- The Scoop: In addition to pre-roll ads that began testing on Facebook Watch late last year, Facebook is expanding its testing of these video ads into “places where people seek out videos.” Pre-roll ads will begin to appear in search results and page timelines, but not in News Feeds at this time. Another new feature that will begin testing is a “preview” trailer ad format where viewers will be served a short ad before they view the entire episode when they tap on the trailer. With an increased range of opportunities for pre-roll ads, Facebook will also introduce additional ad-eligibility guidelines to prevent low-quality videos and publishers (that may include inappropriate sexual, violent, criminal or profane themes, for example) from cashing in with pre-roll ads.
- The Scoop: Instagram has released an update to Stories on Android (with iOS availability coming in the following weeks) that allows users to upload multiple photos and videos at once, instead of the previous requirement to upload each one individually. Up to 10 uploads can be selected simultaneously, with the chance to preview the complete Story and add customizations to each frame. Additionally, location stickers will now provide a quick shortcut that automatically suggests locations surrounding where the original photo or video was captured.
- The Scoop: Snapchat has launched Snappables – AR games that use motion, touch and facial expressions to play solo or in multiplayer mode (enabling competition with other users). Snappables can be found alongside Lenses, currently including games such as an Asteroids-style space shooter, a dance party and a weightlifting game. Each game includes on-screen instructions, and friends can be invited to play with you by sending them a snap of you playing.
- The Scoop: M&M’s has launched a new campaign that gives candy fans everywhere a chance to vote for the next crunchy flavor release – crunchy raspberry, crunchy espresso or crunchy mint. The campaign also included an immersive pop-up event in New York City where guests enjoyed cocktails and snacks inspired by the the flavor options, as well as three specialized rooms that featured flavor-specific colors, decorations, scents and M&M’s. Each room was created with social media sharing in mind – for example, the Crunchy Espresso room hosted a giant branded coffee cup and the Crunchy Raspberry room had a pile of pink bean bags.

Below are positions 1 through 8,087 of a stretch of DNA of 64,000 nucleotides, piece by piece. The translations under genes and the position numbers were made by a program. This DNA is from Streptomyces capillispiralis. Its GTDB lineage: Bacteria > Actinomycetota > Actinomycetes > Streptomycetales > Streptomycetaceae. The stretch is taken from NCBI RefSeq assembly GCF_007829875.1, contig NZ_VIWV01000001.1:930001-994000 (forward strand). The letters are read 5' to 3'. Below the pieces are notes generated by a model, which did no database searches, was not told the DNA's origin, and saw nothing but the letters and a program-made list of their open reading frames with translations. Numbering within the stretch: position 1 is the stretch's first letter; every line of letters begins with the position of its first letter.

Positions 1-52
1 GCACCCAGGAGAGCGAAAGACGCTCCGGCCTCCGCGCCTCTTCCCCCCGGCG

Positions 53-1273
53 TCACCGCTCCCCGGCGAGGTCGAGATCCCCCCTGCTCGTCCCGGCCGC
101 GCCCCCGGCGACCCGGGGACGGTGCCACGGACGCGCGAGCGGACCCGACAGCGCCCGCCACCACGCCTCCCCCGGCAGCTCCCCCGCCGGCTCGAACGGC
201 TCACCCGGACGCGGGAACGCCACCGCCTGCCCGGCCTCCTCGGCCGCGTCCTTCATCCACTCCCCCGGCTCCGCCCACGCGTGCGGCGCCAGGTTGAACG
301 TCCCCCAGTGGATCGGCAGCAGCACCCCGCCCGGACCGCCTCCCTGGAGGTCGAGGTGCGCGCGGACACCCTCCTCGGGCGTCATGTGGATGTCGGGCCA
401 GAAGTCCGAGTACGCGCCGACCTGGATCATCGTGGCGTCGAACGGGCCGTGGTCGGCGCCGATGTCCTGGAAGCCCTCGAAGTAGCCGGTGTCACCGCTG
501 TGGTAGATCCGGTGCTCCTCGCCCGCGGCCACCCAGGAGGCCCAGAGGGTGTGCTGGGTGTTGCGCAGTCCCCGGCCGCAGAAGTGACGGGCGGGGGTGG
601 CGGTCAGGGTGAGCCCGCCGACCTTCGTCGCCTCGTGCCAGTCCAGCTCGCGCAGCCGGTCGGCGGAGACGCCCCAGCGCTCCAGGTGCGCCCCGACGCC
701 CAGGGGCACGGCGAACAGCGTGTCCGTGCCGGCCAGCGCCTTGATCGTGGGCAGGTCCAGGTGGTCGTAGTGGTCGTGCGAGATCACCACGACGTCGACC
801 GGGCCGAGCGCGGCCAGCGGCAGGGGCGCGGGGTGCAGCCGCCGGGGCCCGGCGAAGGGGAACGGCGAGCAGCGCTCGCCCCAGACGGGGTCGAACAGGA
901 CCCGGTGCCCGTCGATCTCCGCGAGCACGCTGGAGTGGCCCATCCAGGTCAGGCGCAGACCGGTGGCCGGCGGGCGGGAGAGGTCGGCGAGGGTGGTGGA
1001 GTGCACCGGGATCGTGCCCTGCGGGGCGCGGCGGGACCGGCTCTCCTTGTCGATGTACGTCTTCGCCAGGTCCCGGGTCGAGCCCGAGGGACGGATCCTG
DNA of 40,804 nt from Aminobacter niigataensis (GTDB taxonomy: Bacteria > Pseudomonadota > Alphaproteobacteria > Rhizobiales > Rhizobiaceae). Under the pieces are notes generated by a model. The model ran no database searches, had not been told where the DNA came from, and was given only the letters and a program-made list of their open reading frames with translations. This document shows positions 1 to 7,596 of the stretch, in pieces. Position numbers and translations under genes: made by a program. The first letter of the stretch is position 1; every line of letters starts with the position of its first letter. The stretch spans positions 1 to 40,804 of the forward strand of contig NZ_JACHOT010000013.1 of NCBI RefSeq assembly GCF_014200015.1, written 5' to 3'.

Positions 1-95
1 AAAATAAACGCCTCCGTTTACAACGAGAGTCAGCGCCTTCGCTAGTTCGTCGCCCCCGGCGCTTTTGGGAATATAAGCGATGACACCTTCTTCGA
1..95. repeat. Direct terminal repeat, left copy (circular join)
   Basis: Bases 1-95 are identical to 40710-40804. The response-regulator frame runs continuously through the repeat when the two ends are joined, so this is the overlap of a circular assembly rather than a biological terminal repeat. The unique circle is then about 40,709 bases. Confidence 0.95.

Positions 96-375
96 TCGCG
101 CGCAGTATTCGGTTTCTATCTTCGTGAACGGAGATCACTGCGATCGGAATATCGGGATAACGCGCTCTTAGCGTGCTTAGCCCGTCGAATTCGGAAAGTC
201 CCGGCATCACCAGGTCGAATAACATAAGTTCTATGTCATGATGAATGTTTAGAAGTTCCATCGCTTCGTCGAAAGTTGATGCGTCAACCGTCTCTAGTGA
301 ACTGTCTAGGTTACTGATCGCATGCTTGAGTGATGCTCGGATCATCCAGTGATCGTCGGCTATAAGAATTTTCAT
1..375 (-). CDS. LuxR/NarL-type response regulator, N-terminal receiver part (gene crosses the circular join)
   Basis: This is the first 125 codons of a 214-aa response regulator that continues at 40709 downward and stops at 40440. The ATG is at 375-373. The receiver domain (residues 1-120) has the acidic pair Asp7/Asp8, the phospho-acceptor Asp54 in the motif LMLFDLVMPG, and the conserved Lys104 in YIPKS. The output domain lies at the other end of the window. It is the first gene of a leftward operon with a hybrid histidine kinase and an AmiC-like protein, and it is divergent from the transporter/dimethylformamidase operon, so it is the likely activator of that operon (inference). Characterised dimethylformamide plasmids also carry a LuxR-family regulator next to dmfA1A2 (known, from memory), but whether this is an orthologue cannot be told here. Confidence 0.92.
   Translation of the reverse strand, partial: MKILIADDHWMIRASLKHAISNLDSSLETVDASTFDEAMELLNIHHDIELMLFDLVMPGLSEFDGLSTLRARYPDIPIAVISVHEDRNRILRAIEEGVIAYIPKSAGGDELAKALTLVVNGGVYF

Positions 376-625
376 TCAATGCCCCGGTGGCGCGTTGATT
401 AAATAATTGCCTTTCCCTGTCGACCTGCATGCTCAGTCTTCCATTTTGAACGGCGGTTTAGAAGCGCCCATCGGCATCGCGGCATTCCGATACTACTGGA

- The Scoop: McDonald’s released billboards in London that provide real-time weather updates using eight of the restaurant’s famed menu items turned weather icons. For example, an upside-down container of french fries shows rain in the forecast and a Big Mac icon represents sunshine. With the unpredictable weather this time of year, McDonald’s tells consumers in a playful manner that they can be trusted more than the weatherman. These billboards will run until April 28.
- The Scoop: New York City’s Broadway-Lafayette subway station will serve as a massive David Bowie tribute, thanks to Spotify. The music streaming service has plastered the station with photos, wall posters and fan art of the musical icon throughout the many stages of his career. This campaign comes as an extension of the Brooklyn Museum’s Bowie exhibit dedicated to honoring the singer and his influence on New York City. Commuters can also purchase Bowie-themed metro cards and see the ads on display until May 13.
- The Scoop: Target has announced that it will add hundreds of charging stations for electric vehicles to its parking lots across United States. The chain retailer first began offering charging stations in limited numbers in 2012, and it has since spread across 18 locations in five states (California, Hawaii, Minnesota, North Carolina and Texas). Target cites the lack of public charging stations as a reason for slow growth in EV popularity. Over the next two years they plan to build more than 600 charging stations at 100 stores in 20 states across the country.
- The Scoop: Amazon has released the Echo Dot Kids Edition, a kid’s version of the Echo Dot that includes parental controls, child-friendly content and a colorful case. Features include child-specific answers to questions, children’s audiobooks, explicit filters for music and more. Having already created the kid-specific Fire tablet, a kid-focused Alexa seems like a natural move for Amazon.